Movie Overviews in ElasticSearch


Searching through needed documents quickly and finding relevant information from it can be challenging for today’s organizations. There is also a challenge of storing the documents and retrieving the relevant documents quickly.

General Solution:

To solve this, we built a search engine for our client to quickly store and find useful political documents for policy research using ElasticSearch, a powerful tool for full-text search. Since it uses an inverted index, it can search through lots of documents quickly and return results using ElasticSearch queries.

For this example, we are going to use the movies dataset from Kaggle to demonstrate the capabilities. That way, you can apply it on a project of your own.

You can view the full code in the Jupyter Notebook here:

First, let’s import the Python packages needed to run the code in jupyter notebook:

Elastic Search

! netstat -a -n | grep tcp | grep 9200 in the jupyter notebook cell helps connect to the localhost of 9200 for you.

Loading Data

There are many columns in this dataset, but for the sake of the demo, we are only focusing on the movie’s title, overview, release date, and vote average.

Loading Data


To start using ElasticSearch, we will need to create a map to store the information we need. We then name our variables and data types for ElasticSearch. ElasticSearch can detect the variable data types for you without the mapping, but there are some very specific things that we would like to do with the date that we have to establish manually. We want to treat the “release date”.


Now, let’s create an index for storing the information to lookup later.

index name

Using a for loop in Python, we load each row of the Pandas DataFrame into ElasticSearch. We are only using a selective amount of columns for this demonstration.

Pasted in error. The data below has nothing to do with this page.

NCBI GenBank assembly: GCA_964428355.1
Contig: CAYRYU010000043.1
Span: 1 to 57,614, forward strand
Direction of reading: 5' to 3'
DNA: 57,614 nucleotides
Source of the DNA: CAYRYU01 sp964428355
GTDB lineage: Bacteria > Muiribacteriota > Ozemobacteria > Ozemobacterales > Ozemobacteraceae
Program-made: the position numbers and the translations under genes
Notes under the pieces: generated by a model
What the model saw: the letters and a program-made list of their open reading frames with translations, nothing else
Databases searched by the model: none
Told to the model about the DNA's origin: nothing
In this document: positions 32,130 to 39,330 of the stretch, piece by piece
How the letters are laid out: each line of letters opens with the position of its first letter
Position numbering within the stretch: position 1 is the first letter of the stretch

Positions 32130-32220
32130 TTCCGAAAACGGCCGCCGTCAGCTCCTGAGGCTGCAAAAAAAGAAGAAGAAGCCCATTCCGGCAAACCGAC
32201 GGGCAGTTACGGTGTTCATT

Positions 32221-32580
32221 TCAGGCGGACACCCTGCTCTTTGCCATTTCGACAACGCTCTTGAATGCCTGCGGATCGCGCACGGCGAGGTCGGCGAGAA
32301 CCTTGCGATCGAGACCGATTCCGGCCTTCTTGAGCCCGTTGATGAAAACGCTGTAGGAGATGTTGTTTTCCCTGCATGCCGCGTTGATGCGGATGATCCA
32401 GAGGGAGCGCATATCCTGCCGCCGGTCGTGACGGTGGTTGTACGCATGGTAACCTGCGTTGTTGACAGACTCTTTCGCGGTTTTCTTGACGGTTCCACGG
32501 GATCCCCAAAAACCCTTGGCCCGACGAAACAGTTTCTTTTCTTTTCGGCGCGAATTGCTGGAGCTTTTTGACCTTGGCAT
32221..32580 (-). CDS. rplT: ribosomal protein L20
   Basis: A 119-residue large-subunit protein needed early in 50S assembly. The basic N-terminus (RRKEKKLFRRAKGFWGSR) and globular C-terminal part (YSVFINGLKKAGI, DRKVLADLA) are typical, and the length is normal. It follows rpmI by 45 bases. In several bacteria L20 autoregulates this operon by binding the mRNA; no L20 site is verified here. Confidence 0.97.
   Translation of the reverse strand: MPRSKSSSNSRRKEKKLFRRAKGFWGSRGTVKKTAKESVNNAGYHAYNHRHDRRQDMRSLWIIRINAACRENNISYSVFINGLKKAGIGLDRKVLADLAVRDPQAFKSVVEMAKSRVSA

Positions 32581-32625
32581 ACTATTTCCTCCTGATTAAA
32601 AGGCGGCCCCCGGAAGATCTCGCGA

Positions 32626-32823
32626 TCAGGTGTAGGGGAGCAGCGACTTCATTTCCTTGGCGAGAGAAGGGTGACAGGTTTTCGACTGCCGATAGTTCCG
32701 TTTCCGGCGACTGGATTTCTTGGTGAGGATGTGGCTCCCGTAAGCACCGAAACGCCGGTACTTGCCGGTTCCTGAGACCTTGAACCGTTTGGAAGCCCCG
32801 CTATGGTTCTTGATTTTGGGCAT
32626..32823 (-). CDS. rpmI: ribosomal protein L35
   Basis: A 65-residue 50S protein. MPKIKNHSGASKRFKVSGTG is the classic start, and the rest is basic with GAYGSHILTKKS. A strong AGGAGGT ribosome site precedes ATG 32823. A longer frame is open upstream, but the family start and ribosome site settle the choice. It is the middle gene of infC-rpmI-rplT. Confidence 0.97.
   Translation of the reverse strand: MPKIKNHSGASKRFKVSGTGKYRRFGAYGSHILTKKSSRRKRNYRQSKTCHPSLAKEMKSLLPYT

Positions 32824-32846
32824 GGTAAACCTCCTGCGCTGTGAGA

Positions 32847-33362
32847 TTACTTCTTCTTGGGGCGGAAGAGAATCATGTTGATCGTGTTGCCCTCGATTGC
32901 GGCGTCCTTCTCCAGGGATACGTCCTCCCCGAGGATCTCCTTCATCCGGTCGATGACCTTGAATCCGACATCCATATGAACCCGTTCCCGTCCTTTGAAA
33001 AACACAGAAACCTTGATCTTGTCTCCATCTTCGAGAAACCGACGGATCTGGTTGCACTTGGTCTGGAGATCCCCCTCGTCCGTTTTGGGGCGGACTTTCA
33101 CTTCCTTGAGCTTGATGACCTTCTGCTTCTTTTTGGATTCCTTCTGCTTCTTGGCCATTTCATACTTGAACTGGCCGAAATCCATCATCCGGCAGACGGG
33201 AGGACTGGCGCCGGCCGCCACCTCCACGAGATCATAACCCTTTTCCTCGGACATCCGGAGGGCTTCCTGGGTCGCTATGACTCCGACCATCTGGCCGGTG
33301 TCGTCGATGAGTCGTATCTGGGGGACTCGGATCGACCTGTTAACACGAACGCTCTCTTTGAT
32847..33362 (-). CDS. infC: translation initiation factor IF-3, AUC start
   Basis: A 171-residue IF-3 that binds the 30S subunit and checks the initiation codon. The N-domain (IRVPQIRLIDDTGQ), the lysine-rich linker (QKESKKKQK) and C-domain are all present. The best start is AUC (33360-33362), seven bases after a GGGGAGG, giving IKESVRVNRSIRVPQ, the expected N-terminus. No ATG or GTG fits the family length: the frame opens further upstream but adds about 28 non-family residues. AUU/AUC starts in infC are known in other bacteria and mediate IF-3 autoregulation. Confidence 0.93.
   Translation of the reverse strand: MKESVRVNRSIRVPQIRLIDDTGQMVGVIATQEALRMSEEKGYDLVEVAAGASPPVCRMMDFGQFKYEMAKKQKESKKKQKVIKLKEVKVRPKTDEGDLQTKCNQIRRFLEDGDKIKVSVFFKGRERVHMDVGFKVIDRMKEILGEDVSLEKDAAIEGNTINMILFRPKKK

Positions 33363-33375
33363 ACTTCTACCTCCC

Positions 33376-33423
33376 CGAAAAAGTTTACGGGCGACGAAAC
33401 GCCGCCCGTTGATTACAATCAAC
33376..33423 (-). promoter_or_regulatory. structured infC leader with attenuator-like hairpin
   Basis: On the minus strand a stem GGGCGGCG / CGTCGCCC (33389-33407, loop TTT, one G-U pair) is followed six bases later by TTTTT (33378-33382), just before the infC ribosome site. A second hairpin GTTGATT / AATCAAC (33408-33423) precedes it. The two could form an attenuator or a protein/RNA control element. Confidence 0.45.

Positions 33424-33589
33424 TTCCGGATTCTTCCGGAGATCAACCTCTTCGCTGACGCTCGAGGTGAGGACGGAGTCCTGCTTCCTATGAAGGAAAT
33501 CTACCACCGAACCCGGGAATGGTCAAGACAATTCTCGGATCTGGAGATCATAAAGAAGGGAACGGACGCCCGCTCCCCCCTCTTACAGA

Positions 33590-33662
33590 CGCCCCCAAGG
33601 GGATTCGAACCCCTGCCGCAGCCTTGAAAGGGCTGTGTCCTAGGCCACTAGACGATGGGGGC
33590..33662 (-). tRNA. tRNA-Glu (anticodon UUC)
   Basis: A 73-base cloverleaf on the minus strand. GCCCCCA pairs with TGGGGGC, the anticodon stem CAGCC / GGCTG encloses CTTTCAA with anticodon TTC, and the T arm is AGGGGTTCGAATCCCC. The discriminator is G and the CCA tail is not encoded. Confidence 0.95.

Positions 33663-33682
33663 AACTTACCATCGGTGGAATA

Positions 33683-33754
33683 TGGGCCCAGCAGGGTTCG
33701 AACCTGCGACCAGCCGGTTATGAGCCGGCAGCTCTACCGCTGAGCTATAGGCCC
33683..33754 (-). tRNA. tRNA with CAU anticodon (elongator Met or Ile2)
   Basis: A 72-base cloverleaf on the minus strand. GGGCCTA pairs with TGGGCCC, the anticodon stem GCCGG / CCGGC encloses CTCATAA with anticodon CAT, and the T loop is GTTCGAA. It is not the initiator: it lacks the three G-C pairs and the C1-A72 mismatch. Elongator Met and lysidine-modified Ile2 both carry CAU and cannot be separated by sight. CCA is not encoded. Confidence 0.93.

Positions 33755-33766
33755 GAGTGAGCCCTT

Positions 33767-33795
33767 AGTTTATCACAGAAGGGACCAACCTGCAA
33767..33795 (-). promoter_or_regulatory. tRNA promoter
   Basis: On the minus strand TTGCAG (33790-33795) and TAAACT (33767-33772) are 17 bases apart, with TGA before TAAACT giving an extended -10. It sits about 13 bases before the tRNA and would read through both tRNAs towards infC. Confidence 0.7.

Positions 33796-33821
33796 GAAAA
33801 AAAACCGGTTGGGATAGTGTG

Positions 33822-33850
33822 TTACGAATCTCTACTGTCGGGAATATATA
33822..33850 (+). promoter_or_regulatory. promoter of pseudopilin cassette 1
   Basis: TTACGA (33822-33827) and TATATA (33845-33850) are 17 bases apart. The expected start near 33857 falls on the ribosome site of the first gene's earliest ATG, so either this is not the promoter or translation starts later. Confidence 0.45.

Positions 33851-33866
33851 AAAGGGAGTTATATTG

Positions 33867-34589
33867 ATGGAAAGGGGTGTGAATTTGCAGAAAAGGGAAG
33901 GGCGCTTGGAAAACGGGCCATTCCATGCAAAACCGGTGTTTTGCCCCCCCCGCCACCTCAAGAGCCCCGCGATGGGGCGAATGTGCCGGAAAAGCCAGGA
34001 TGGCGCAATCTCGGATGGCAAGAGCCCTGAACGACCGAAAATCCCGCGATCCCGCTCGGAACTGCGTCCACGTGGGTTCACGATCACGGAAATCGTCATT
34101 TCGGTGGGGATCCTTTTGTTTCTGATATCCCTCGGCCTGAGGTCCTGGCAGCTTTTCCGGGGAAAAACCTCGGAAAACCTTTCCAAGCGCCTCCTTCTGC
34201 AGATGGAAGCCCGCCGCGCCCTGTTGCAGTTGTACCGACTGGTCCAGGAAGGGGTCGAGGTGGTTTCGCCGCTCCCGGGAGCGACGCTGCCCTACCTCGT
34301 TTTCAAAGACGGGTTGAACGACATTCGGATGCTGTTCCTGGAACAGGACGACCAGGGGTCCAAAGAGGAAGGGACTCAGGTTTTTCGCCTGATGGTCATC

Note: It is important to cast the Dataframe columns as lists before running the loop.

Dataframe columns

Date Range

With the information loaded in ElasticSearch, we can use that to find a date range shown below. For this example, we would like to find movies that were released in 2016:

Movie Overviews in ElasticSearch

Here are the top 5 results:


Adding a Decay Function:

We can also add a decay function, which means older movie titles will be weighted less.
Depending on the scale, offset, and decay, you will receive slightly different results as shown:

Adding a decay function image 1 Adding a decay function image 2

Adding a decay function image 3Adding a decay function image 4

Finding Similar Movies

We can find similar movies with the ‘more like this’ function in ElasticSearch. But first, let’s pull up some information about a movie using the index number. Using index 10, we pulled up the movie “Blade Runner”.

finding similar movies image 1

Using the same index number, we use the “more like this” function to find other similar movies based on their movie overview:

Movie Overviews in ElasticSearch image 2

Here are the top 5 movies that are:

Movie Overviews in ElasticSearch image 3

You can also use the same function to look up a particular word in the overview:

field overview

field overview image 2

Additional Things:

We can add a fuzziness that will help by giving some leeway for a misspelled word.  Also, we can add a highlight where we can italicize the word we are searching for in the results. As you can see ‘warz’ is spelled wrong, but its fuzziness corrects the spelling in one letter.

additional things

This is just a small sample of what you can do with ElasticSearch using movie overviews.

A more typical use case would be:

  • Legal Documents
  • Immigration Paperwork
  • Government PDFs
  • Scientific Research Papers
  • Corporate Information

If you would like to learn more about how we can use ElasticSearch for your business and even run this on GCP, please contact us for more information.

If you are interested in learning how we can implement these techniques into your next business solution, feel free to reach out to us at